13th Floor Renegades - Last Great Dreamers (Ray Records)
No matter that this band of Englishmen have had more band names than Spinal Tap. "13th Floor Renegades" is arresting glam-pop rock and hookier than a cashed-up weekend angler's tackle box.
Do you like Cheap Trick? Never really got 'em myself but "13th Floor Renegades" is what they'd sound like if "Dream Police" hadn't been an overdone, ear-wig of a hit in Australia while I had my head in the local variant of Detroit rock and punk.
Originally called Silver Hearts, then Last Great Dreamers, Jet and then Jet City, before breaking up and reforming (twice) as Last Great Dreamers, the band sprang from the '90s Soho metal scene. These days, they're firmly built on the songwriting axis of Marc Valentine (vocals and guitar) and guitarist Slyder.
It's a long way from being "Kerrang" magazine's Next Big Things to slogging away in a digital world where traditional record company ways are on the wane. LGD have thrown their lot in with independence, setting up their own label, crowdfunding recordings and touring festivals with the likes of Quireboys, The Darkness and Cherie Currie.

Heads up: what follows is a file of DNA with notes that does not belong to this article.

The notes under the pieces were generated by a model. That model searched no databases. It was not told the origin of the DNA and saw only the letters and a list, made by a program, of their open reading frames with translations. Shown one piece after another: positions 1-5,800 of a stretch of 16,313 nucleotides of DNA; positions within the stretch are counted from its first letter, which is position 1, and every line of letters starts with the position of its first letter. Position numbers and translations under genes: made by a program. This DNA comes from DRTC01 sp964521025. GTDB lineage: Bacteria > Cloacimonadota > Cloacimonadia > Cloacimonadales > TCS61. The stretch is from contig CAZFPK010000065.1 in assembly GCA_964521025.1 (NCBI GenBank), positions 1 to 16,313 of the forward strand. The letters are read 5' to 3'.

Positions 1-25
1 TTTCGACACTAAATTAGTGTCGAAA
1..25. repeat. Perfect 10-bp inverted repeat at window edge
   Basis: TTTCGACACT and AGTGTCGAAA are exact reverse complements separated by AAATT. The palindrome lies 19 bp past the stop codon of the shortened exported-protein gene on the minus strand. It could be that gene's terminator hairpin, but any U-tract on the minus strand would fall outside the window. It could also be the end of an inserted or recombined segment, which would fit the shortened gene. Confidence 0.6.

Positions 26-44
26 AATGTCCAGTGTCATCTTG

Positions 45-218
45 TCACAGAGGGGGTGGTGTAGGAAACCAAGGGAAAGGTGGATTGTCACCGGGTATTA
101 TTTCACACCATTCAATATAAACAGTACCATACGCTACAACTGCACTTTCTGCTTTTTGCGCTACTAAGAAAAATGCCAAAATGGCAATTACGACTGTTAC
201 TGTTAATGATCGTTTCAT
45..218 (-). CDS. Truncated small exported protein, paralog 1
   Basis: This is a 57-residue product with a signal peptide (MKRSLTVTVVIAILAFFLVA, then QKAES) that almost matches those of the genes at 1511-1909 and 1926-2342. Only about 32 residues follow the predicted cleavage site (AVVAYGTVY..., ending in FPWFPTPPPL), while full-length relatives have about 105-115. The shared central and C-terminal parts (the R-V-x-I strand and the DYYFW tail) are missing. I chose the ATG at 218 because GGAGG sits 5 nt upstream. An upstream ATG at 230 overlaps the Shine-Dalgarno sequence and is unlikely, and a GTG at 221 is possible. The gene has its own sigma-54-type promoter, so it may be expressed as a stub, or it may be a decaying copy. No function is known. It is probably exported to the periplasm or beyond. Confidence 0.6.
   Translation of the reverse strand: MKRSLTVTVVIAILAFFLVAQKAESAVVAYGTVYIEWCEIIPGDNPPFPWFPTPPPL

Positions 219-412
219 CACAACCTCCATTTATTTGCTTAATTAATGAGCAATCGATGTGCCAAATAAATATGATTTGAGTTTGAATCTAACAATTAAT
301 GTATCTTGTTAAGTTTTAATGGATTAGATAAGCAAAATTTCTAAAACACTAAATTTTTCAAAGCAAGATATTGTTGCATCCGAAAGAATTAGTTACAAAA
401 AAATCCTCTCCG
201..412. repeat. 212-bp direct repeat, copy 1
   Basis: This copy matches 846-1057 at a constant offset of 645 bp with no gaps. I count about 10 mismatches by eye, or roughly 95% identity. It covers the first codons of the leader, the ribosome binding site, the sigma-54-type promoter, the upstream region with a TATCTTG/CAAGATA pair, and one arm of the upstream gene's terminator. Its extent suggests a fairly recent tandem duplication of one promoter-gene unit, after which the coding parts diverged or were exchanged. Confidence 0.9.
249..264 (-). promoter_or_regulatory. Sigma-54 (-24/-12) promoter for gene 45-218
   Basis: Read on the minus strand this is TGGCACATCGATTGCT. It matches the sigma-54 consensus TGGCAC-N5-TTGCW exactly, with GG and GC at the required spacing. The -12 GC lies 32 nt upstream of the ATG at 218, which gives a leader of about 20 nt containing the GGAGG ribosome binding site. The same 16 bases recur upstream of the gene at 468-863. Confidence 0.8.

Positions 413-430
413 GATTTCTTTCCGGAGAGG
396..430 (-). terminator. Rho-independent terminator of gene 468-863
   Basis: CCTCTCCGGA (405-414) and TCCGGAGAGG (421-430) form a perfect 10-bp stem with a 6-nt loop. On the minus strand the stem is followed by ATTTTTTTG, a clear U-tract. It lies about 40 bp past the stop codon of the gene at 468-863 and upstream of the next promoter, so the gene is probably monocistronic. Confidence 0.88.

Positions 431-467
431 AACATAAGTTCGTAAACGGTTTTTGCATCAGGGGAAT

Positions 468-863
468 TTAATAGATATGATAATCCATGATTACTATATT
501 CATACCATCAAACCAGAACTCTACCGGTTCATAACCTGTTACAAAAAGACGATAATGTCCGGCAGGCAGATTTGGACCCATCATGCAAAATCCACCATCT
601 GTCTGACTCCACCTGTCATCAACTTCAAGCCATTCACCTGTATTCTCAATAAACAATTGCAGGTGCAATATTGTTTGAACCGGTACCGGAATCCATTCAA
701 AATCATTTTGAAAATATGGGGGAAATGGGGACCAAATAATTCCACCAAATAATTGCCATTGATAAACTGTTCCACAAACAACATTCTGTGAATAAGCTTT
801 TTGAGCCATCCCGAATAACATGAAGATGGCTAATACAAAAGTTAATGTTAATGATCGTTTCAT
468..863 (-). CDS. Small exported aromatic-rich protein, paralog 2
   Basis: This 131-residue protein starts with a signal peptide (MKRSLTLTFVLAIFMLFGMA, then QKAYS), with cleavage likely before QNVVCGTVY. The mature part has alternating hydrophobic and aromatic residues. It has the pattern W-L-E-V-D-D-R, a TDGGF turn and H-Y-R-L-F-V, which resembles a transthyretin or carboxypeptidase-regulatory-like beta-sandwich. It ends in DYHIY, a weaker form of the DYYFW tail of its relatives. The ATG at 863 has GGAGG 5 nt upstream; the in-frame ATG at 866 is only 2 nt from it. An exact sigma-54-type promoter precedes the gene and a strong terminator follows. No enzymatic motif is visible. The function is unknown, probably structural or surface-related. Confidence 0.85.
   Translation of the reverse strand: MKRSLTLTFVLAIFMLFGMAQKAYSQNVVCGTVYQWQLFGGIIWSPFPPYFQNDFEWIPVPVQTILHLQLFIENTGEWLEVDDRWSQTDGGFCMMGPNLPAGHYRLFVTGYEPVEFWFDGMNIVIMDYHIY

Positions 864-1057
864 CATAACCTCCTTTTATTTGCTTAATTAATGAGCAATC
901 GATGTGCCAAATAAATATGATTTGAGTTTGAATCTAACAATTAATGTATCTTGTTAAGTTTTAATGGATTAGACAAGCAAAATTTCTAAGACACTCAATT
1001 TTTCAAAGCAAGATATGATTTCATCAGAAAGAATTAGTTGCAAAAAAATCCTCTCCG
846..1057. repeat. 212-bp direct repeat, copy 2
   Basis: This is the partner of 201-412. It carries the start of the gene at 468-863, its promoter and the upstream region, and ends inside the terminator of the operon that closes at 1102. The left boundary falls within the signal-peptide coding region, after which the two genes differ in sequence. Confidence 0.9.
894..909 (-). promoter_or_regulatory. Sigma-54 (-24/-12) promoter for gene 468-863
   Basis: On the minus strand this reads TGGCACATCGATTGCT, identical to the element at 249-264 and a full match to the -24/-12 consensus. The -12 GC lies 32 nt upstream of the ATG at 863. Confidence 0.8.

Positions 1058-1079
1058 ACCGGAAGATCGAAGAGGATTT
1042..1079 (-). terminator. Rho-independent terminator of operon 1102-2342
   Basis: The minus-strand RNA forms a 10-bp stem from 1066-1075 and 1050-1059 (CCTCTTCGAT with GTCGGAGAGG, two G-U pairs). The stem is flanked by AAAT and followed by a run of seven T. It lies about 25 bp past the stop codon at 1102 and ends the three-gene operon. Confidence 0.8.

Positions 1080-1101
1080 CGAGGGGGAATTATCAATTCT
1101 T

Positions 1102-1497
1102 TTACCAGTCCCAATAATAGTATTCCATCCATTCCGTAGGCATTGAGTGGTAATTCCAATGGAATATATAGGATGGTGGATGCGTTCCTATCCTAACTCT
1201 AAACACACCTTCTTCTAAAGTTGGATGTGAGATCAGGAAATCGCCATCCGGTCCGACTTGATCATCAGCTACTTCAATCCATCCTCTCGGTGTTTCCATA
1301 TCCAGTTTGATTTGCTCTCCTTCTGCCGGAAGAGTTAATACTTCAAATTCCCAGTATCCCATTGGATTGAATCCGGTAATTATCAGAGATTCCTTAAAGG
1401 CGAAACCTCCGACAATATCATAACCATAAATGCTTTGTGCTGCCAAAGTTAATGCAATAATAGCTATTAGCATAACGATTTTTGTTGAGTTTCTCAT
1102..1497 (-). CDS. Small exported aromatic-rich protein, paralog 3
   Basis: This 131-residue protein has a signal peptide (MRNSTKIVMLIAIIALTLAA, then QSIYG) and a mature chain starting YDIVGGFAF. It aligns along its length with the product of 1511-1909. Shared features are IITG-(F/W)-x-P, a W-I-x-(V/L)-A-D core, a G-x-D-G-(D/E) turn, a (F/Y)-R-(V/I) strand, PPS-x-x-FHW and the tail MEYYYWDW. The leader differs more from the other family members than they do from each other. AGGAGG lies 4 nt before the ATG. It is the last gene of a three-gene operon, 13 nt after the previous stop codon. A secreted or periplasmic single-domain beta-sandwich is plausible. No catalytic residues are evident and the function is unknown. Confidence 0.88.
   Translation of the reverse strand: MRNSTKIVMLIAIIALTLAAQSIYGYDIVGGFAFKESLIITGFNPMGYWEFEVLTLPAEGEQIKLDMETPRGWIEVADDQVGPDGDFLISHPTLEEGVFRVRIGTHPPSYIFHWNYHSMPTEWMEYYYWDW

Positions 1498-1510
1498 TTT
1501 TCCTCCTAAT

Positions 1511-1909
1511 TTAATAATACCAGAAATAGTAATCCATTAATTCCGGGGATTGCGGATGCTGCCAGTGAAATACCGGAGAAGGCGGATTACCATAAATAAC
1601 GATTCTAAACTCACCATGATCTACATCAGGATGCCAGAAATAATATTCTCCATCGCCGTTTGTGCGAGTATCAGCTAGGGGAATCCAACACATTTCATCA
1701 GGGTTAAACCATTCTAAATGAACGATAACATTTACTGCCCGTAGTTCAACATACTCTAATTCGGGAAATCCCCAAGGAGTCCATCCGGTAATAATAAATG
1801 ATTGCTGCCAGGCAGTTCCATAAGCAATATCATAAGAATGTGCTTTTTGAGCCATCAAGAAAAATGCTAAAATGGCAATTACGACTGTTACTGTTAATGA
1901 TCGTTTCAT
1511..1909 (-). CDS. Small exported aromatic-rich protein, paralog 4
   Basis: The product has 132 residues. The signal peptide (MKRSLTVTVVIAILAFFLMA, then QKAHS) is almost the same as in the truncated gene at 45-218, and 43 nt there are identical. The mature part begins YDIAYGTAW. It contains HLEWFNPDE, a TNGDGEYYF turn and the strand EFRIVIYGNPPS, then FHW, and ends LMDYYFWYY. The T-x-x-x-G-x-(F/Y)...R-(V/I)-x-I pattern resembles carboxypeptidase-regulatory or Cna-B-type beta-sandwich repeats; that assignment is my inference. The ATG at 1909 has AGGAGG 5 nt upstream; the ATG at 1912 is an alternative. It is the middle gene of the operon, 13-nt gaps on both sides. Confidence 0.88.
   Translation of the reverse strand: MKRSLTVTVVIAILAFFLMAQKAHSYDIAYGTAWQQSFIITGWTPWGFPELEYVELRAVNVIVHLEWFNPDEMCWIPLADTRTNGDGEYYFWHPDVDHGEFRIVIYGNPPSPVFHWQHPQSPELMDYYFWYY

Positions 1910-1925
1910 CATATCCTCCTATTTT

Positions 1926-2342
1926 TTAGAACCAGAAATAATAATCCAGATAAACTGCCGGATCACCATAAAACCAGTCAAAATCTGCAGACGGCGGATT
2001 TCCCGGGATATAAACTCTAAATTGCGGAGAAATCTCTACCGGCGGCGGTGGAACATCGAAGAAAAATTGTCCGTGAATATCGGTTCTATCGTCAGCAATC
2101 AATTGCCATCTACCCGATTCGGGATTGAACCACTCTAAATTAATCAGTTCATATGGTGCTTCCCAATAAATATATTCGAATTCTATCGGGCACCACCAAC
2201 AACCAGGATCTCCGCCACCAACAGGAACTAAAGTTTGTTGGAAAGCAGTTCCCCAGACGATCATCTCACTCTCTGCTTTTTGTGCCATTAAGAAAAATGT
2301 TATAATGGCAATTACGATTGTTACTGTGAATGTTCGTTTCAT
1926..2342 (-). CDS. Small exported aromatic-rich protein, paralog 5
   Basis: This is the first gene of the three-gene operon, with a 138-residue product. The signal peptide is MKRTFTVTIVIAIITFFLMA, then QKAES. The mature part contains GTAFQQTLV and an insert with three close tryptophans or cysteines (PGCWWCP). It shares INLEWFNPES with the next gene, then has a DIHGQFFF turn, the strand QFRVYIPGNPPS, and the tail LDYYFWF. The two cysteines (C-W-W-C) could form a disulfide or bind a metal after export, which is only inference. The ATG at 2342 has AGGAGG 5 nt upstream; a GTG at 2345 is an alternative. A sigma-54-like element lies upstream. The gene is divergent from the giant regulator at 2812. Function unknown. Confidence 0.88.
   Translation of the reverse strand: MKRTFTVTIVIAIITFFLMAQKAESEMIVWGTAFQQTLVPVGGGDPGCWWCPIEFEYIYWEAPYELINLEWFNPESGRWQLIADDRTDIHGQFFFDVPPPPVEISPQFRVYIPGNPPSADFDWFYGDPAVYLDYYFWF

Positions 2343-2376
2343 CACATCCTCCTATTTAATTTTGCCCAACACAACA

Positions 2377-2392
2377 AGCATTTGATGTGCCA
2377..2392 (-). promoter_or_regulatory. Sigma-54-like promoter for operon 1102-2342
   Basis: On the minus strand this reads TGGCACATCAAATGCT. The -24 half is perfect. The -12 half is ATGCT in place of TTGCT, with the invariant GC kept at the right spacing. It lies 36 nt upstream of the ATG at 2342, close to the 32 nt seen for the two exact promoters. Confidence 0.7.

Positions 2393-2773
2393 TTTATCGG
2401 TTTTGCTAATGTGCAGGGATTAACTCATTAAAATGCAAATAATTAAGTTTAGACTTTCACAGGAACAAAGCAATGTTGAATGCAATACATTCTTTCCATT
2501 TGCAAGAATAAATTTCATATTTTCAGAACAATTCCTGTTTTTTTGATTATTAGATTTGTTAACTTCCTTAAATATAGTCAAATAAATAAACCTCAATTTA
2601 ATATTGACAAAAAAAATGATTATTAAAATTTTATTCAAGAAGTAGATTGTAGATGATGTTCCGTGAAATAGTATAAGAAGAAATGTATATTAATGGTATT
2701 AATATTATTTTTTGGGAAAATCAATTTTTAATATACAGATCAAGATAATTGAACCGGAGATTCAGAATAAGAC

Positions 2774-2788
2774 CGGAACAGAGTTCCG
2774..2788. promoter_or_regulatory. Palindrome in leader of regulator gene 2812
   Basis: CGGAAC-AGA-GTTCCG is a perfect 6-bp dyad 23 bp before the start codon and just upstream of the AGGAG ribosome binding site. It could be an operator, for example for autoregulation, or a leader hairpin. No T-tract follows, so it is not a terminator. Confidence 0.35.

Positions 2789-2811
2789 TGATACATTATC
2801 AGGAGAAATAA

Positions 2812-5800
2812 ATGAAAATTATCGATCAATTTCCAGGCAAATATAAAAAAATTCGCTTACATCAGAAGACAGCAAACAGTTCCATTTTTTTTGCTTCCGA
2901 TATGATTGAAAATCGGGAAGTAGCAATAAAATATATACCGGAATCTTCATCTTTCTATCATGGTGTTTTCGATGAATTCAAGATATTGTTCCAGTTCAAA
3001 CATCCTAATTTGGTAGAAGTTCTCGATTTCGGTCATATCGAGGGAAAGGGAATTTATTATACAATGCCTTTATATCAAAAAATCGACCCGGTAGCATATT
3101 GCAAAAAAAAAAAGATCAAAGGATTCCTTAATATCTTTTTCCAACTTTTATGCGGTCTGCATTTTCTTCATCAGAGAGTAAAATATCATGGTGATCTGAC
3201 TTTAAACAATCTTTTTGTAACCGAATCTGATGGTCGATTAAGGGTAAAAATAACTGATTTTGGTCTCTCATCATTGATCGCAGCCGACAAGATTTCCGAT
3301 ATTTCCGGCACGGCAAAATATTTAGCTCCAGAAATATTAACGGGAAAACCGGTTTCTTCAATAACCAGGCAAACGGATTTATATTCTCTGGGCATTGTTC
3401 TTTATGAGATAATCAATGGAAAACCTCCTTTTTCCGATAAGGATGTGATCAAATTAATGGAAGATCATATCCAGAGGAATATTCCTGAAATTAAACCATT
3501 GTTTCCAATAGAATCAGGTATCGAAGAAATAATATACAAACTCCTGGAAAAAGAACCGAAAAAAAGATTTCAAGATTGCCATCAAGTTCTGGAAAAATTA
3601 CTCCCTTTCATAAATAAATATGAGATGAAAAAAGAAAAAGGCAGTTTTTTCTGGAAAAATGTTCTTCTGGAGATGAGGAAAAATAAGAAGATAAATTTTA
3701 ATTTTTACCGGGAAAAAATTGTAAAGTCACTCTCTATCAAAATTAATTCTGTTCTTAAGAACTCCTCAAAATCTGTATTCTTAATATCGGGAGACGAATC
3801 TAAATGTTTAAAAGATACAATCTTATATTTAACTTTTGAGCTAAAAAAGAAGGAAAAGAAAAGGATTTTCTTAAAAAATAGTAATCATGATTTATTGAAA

This is LGD's third album since reforming, their second of all new original material. It's bright, not lyrically demanding (as the best pop shouldn't be) and littered with sharp playing and killer harmonies. Boy meets girl is a theme that doesn't get old. Boy fights with girl adds a second verse. And so on.
"For Your Information" gets a little country. a la "Muswell Park Hillbillies", and betrays a healthy Ray Davies influence. "Broken Things" lets a little angst show among the pop. "Going Away" is delivered with matter-of-fact swagger and some spectacular guitar. I would have eased up on the phaser pedal in the outro, though. A man could be driven to think of U2 and nobody needs that shit.
"No Sunshine" hits the pop-glam bullseye with the bonus of some dirty guitar.
"New Situation" is one strident album opener with its tight harmonies and sidewinding guitar. "13th Floor Renegades" continues the thread in a lighter vein with a soaring hook. Fans of big choruses will take to "Who’s Side Are You On" and "I Think I Like It".
"Speed of Light" sounds disturbingly like The Offspring, but maybe it's just me. I still haven't recovered from being exposed to them on a festival bill at a Big Day Out.
You could quibble that the production is a bit overcooked. It depends on your own ears. A bit more dirt wouldn't have gone astray for mine but there's ample power to go with the pop. LGD would give Guida a good run for their money in the glam rock stakes, with the boogie quotient toned right down.